Fun with sex and death among Cali teens: Review of “Wassup Rockers”
Brought to you by the maker of “Kids”, Larry Clark, are seven Latino teenagers in a documentary-like take of what would happen if they went from South Central to Beverly Hills, in his newest movie “Wassup Rockers”.
These teens “from the ghetto” chose the Ramones over 50 Cent, tight jeans over huge pants, and skateboards over guns. To an energy filled soundtrack, the camera follows their lives for 24 hours as they are hassled by absolutely everyone, shot at, chased by dogs and police and constantly seduced. The 15-year old Jonathan has his shirt off more often than not, and one gets the sense that his barely pubescent body is being sold more than his story.
Much like Telly, in “Kids”, Jonathan can get any girl and girls just can’t keep their hands off him. There is no tragedy here though, only hilarity of bad porn every time a female enters the frame. The amateur and underage actress licks her lips and bats her eye lashes while hurriedly getting out of her clothes and doing her best imitation of “talking dirty”. No actual nudity though, only teenagers in their underwear.
With a non-stop barrage of close ups a quick montage introduces each boy. Every nipple hair is seen, every tooth, every wrinkly in every pair of lips. School is shown only as huge groups of kids who dress nothing like them but don’t seem particularly antagonistic. A few girls are introduced.
A large part of the movie is spent showing the boys skate. There is a comical home-video quality to it and they often fall down making the audience suck in air with empathy. It is generally fun just to watch these kids having fun even though sometimes they seem a bit self-conscious.
Most of the dialogue has to do with sex as they share their anecdotes of innocence lost. They are not particularly nostalgic, only recounts of experiences had. The only large speaking parts are given to Jonathan as he describes all his friends at the start of the film while sitting on his bed in his boxers and constantly scratching, and also to Kico while he explains to a horny Beverly Hills girl what it’s like “in the ghetto.”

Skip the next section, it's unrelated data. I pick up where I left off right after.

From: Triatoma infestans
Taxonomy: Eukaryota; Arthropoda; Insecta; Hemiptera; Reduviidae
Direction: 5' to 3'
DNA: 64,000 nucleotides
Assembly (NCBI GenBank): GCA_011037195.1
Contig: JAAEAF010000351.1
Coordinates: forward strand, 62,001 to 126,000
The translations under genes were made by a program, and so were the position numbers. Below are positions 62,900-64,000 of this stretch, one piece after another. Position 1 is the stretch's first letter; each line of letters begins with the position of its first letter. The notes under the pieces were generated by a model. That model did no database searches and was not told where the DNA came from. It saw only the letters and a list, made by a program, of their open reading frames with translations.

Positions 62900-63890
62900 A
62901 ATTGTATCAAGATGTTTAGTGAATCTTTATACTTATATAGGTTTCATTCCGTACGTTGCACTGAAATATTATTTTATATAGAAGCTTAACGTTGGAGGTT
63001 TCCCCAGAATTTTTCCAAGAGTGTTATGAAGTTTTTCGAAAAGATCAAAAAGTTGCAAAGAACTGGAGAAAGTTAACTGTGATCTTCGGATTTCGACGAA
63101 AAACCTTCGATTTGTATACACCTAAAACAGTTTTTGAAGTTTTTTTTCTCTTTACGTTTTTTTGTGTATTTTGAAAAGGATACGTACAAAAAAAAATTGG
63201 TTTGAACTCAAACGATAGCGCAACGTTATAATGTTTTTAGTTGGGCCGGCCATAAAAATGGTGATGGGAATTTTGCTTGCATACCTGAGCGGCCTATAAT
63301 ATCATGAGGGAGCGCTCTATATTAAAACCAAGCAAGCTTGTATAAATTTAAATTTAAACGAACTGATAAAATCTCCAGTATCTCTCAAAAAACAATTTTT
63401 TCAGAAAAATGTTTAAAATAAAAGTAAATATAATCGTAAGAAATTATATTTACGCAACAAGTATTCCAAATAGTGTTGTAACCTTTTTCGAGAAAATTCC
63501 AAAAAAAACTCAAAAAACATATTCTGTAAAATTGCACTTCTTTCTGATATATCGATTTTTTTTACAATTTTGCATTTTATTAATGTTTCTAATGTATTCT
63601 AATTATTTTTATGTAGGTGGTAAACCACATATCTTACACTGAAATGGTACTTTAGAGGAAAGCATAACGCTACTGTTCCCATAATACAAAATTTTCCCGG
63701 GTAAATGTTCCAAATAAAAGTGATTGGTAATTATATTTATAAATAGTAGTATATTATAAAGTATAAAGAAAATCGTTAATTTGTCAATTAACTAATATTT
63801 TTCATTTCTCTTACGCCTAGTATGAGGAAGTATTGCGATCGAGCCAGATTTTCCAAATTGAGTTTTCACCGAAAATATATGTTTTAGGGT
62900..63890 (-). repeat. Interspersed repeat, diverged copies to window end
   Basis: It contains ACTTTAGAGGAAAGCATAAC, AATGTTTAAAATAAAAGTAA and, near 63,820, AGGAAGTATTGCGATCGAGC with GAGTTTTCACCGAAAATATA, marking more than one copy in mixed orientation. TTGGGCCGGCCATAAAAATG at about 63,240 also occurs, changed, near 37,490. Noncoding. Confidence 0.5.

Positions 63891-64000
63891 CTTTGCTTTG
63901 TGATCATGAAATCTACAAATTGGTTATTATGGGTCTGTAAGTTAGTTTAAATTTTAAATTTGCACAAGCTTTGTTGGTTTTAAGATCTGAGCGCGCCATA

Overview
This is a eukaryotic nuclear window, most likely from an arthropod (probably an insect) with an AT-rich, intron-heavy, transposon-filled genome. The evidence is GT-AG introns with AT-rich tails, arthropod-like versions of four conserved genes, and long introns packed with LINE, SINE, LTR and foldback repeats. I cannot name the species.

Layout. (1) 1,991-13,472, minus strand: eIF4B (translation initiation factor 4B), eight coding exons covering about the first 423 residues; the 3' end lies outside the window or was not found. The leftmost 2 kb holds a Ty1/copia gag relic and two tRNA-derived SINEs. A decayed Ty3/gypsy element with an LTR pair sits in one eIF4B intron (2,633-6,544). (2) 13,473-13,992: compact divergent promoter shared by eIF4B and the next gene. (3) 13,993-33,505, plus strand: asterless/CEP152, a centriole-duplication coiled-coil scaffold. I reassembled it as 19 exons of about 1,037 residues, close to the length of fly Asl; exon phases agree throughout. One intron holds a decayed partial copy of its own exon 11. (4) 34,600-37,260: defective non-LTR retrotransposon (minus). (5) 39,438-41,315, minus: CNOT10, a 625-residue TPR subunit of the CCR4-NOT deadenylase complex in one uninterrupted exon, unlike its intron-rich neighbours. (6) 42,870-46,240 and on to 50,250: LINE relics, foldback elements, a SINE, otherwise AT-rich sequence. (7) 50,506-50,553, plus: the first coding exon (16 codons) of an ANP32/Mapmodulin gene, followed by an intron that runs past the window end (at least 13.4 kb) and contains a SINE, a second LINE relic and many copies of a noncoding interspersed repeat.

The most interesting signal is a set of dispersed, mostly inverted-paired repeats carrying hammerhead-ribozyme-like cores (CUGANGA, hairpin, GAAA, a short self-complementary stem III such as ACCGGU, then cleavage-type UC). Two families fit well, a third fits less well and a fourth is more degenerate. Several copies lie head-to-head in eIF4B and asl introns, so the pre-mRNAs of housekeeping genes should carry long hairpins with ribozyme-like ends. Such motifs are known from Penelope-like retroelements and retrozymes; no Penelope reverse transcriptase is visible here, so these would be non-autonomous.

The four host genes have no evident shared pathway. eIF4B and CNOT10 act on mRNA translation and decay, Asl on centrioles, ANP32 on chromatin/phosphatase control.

There is no strong dialogue in this piece, and whatever issues are involved (such as death, racism, suicidal despair, alcoholism, underage sexuality) are not in any way tackled, only presented as facts. A picture which may have been grim, has a sitcom feel to it: the ghetto kids, the rich chicks of Beverly Hills, and the sex that binds them.
The aspects of the film that should have been tragic weren’t; all of it was just there, but no feeling was attached to it. Consequences were the deal of the next 24 hours, something the audience is not privy to. The naiveté of the boys who seem to simply play themselves is what makes the movie so brilliant.
The major part of the plot is the sequence with the boys climbing walls into yard after yard of Beverly Hills excess. If you have seen “The Warriors”, you will notice a certain similarity, except here it is unspeakably funny. I was particularly pleased with Janice Dickinson’s part.
“Wassup Rockers” is a voyeuristic experience, and although it involves serious issues, they are mostly glossed over and so the film is a lot more lighthearted than the apocalyptic “Kids.” The greatest praise this movie receives from me is for the fact that it drew me in like nothing else I have seen on the screen in a long time. I left the movie theater strangely charged with these young, exciting lives, feeling like a satisfied vampire.
Copyright © 2007 Eat The Lemons